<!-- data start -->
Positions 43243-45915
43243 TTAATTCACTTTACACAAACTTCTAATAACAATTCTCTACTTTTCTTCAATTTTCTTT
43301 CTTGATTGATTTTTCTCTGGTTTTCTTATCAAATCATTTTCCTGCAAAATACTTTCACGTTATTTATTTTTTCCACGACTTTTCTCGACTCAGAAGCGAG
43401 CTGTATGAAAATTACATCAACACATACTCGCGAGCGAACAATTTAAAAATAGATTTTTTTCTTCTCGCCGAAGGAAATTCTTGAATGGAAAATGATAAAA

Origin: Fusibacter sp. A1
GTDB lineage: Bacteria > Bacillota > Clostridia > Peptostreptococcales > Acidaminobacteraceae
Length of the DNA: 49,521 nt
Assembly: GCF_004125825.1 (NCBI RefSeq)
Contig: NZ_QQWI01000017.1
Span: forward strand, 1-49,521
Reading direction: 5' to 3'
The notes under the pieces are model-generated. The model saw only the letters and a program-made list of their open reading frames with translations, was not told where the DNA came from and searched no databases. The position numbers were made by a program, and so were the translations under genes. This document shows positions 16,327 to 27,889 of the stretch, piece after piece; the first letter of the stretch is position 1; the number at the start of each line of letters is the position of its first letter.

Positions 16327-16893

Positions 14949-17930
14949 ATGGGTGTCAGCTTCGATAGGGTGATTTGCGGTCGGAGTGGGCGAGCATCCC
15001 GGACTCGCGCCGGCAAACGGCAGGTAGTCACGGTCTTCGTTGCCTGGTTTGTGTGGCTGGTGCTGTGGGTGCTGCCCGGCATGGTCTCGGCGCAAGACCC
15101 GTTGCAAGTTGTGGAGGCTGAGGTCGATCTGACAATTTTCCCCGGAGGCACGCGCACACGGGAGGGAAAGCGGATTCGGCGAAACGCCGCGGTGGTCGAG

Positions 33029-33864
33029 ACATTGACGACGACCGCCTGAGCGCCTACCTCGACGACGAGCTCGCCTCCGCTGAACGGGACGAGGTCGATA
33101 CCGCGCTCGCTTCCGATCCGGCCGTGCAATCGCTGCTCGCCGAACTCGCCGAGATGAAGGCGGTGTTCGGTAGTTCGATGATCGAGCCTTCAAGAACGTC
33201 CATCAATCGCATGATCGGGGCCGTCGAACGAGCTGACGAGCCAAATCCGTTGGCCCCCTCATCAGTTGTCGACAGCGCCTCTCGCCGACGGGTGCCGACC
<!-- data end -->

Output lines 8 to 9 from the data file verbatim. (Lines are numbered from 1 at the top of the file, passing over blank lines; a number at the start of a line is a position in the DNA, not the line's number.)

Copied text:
Assembly: GCF_004125825.1 (NCBI RefSeq)
Contig: NZ_QQWI01000017.1